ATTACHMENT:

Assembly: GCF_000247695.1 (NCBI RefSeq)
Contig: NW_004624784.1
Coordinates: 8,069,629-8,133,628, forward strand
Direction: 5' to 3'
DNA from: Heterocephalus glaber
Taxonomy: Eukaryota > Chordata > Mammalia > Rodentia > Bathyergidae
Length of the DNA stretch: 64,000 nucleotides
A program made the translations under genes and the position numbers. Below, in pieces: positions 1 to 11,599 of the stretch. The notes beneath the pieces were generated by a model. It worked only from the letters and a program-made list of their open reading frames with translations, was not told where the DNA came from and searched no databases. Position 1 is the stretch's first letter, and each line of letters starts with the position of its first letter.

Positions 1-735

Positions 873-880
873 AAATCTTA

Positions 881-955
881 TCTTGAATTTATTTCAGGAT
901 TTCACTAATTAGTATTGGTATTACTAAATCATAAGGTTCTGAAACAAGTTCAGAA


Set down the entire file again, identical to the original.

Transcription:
Assembly: GCF_000247695.1 (NCBI RefSeq)
Contig: NW_004624784.1
Coordinates: 8,069,629-8,133,628, forward strand
Direction: 5' to 3'
DNA from: Heterocephalus glaber
Taxonomy: Eukaryota > Chordata > Mammalia > Rodentia > Bathyergidae
Length of the DNA stretch: 64,000 nucleotides
A program made the translations under genes and the position numbers. Below, in pieces: positions 1 to 11,599 of the stretch. The notes beneath the pieces were generated by a model. It worked only from the letters and a program-made list of their open reading frames with translations, was not told where the DNA came from and searched no databases. Position 1 is the stretch's first letter, and each line of letters starts with the position of its first letter.

Positions 1-735

Positions 873-880
873 AAATCTTA

Positions 881-955
881 TCTTGAATTTATTTCAGGAT
901 TTCACTAATTAGTATTGGTATTACTAAATCATAAGGTTCTGAAACAAGTTCAGAA